From The Editor: Physical Scale-ModelsReal 3D As-built Data You Can Touch

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The tremendous need for reality capture foretells great potential opportunity for LiDAR and laser scanning. The vast amounts of data being collected by LiDAR, laser scanning, photogrammetry and the ability to process all this data into something useful is the key. I find the convergence of reality capture technologies with 3D printing and rapid-prototype technology to be particularly exciting.

The process, or cycle, of scanning a physical object, creating an accurate digital as-built and then coming full circle from physical object to digital 3D model and back again to creating a physical model is made possible by the proliferation of 3D printers and rapid-prototype technology.

Any type of infrastructure work is almost always preceded by some type of topographic survey, mapping, capturing reality and creating as-builts. We live in a three dimensional world and it is just a matter of time before it is captured digitally … LiDAR and photogrammetry are the best means to achieve this goal. The logical next step is to produce 3D physical models.

There are great benefits to creating 3D physical models of terrain, buildings and infrastructure … it’s the great tactile experience of a real physical object that has yet to be undone by the digital revolution. Most people who see scale-models want to pick them up and touch them–to get the feeling of the terrain with their hands. The haptic experience–relating to an object through the sense of touch–is a powerful communication and education experience and can be used as an additional stimulus for communicating topography and terrain of a region or the characteristics of an object.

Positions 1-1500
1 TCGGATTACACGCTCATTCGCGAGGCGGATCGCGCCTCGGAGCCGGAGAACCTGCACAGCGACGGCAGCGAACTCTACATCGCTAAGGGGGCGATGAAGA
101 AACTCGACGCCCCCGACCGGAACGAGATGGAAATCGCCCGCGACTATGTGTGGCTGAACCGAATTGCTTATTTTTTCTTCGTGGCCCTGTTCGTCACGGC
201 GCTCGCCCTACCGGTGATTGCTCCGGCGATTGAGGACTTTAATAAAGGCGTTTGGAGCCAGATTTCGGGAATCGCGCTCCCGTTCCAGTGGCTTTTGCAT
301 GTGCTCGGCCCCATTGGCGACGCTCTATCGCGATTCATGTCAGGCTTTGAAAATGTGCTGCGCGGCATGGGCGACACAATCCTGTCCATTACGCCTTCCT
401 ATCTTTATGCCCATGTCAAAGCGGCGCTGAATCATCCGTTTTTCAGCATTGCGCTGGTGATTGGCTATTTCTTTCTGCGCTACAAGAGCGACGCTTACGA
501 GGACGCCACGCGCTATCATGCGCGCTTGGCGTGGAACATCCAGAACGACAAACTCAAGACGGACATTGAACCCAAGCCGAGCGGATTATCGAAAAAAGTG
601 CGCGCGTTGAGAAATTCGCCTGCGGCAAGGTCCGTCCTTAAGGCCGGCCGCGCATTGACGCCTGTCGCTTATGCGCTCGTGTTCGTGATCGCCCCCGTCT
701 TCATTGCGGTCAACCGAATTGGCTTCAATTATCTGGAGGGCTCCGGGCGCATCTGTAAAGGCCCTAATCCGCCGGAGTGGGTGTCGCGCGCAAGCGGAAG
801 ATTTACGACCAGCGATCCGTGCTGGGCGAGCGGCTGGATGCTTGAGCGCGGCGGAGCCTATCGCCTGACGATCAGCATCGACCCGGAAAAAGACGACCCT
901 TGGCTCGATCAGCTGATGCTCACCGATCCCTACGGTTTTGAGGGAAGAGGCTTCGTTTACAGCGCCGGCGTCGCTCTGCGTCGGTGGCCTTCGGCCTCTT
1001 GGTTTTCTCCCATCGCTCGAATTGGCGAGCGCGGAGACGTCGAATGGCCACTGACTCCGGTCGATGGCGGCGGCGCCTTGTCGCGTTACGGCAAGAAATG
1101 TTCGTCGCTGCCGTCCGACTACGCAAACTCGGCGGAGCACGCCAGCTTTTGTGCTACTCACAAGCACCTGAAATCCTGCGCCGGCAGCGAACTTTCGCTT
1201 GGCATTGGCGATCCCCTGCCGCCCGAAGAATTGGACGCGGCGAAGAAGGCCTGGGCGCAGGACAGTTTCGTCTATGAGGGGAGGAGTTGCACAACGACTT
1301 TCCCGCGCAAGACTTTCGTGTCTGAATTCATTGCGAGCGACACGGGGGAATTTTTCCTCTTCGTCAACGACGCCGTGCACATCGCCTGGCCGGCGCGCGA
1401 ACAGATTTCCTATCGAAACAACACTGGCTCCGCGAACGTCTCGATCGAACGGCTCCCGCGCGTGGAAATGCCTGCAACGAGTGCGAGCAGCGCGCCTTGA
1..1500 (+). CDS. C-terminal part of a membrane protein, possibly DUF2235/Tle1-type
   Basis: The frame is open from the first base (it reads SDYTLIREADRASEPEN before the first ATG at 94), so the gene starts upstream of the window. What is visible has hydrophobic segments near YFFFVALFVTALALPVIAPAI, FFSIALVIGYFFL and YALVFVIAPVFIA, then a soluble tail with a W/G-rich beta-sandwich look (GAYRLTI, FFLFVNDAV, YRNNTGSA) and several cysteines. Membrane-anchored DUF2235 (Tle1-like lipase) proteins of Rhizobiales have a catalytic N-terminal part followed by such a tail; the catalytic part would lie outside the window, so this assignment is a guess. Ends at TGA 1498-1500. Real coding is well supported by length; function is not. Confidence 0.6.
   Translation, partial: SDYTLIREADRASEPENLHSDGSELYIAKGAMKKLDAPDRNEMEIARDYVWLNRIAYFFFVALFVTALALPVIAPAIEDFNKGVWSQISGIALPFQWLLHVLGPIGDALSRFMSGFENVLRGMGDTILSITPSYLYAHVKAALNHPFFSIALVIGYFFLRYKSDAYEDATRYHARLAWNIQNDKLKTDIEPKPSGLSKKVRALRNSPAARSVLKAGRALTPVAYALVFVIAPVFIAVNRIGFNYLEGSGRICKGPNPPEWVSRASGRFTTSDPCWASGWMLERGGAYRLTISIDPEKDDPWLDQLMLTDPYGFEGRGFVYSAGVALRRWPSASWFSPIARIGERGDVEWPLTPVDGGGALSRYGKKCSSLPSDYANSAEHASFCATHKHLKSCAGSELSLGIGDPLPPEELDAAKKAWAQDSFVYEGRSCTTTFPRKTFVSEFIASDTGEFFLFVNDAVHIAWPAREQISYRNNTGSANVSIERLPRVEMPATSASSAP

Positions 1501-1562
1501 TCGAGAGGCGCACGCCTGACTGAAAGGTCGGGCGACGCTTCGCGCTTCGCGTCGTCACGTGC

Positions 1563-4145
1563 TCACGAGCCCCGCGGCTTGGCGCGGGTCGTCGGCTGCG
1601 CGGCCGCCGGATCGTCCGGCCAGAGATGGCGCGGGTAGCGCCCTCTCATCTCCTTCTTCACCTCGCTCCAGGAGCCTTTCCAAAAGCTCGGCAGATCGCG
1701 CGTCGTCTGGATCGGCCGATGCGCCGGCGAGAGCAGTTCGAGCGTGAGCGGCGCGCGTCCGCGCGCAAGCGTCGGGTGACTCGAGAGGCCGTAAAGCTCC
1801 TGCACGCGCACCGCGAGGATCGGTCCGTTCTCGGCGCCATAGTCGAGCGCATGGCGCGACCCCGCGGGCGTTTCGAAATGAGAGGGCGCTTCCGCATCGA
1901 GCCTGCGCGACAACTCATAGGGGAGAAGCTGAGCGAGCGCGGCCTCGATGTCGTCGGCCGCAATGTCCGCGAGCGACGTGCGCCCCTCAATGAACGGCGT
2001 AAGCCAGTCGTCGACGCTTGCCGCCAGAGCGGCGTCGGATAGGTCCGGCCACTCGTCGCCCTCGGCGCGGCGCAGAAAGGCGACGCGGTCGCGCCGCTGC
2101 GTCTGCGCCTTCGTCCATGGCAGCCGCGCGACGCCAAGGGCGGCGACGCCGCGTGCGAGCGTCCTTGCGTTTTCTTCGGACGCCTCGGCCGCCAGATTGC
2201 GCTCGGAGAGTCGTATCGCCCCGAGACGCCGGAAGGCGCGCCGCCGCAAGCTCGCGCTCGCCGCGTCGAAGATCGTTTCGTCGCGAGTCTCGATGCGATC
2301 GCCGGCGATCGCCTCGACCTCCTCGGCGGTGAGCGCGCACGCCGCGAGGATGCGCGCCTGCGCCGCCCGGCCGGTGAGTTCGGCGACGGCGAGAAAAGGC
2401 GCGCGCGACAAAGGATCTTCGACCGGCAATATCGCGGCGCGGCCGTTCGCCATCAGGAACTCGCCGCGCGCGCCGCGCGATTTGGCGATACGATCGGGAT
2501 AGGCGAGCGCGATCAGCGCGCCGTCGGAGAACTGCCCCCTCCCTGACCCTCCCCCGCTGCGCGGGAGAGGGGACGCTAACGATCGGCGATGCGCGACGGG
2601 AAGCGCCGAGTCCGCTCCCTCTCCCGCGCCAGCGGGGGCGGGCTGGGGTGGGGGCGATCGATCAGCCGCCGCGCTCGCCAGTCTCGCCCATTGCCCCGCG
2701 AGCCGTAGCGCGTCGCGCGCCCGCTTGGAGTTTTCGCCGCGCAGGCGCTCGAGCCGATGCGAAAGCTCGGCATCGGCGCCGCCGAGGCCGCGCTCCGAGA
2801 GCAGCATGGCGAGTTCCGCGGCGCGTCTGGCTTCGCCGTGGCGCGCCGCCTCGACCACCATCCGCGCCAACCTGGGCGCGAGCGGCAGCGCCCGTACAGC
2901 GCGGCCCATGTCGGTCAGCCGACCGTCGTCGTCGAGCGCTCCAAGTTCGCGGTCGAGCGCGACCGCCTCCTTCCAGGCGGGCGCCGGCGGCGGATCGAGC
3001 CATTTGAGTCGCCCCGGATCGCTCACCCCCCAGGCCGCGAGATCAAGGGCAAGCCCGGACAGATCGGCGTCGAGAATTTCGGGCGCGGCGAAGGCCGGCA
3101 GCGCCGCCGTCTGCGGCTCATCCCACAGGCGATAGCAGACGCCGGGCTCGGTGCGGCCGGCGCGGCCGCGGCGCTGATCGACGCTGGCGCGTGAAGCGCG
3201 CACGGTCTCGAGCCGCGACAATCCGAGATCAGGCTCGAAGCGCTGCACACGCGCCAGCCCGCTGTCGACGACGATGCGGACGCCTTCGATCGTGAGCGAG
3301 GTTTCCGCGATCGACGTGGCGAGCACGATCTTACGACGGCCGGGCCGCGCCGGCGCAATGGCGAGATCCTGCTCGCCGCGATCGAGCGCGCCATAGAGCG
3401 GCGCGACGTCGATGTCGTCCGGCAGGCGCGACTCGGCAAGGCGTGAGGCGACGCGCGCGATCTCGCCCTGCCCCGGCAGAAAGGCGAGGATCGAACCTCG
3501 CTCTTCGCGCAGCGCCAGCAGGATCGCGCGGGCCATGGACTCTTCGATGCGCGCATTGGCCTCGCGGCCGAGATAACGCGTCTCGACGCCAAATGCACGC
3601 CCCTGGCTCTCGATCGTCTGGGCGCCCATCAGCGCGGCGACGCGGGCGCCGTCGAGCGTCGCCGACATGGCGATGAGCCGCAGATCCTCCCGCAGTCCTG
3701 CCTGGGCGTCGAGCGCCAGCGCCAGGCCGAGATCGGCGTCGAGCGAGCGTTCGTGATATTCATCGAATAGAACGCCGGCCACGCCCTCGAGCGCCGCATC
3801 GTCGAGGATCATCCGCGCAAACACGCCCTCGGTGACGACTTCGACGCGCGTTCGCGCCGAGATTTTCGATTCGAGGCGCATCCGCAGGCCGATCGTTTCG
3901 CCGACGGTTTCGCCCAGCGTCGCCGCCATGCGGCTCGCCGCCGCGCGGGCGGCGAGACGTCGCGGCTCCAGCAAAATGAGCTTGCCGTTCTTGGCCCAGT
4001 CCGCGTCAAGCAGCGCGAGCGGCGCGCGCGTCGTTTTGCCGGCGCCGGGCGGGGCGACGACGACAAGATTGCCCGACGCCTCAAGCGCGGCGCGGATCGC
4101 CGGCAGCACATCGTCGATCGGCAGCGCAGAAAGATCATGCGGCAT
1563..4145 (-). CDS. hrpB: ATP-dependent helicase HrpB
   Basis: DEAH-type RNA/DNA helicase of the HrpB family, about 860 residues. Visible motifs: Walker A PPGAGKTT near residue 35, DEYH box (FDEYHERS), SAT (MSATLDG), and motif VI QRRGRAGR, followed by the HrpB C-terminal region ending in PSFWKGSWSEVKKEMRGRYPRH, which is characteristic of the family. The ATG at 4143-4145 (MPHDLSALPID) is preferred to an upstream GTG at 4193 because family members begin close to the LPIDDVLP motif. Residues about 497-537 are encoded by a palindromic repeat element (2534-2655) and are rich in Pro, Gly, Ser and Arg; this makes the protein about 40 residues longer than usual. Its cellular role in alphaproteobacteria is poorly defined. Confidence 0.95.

Three dimensional architectural and topographic models have been around for a long time … the finest historical examples of 3D physical models of terrain and infrastructure can be found at the Musee des Plans-Reliefs housed, appropriately, in the Army Museum at the Invalids tomb of Napoleon I in Paris, France (

Built between 1668 and 1873, nearly 260 models, representing 150 fortified towns make up this collection. The initial objectives were strategic: it was to help policymakers, the king, the minister and the generals, to realize the real situation of border places and their environment, help them prepare military campaigns and to teach the art of fortification to the military.

The beauty of the models is they provide a visual and physical record of the terrain and facilities back in the day. These physical snap shots in time are invaluable as many of these sites and buildings have been lost to natural disasters, destroyed by war, or ravaged by the passage of time. The Musee des Plans-Reliefs models are simply fascinating to me as a history, geography and architecture buff.

A Brief History
The tradition of building scale-models of geographic terrain and facilities dates to the 1520’s when the Grand Duke of the Knights Templar commissioned a model of the city of Rhodes in preparation for the Turkish siege. In the 16th century, Italian engineers would present France’s Charles IX with relief maps and scale-models at each step of building a fortress. The idea of building and construction documentation was born.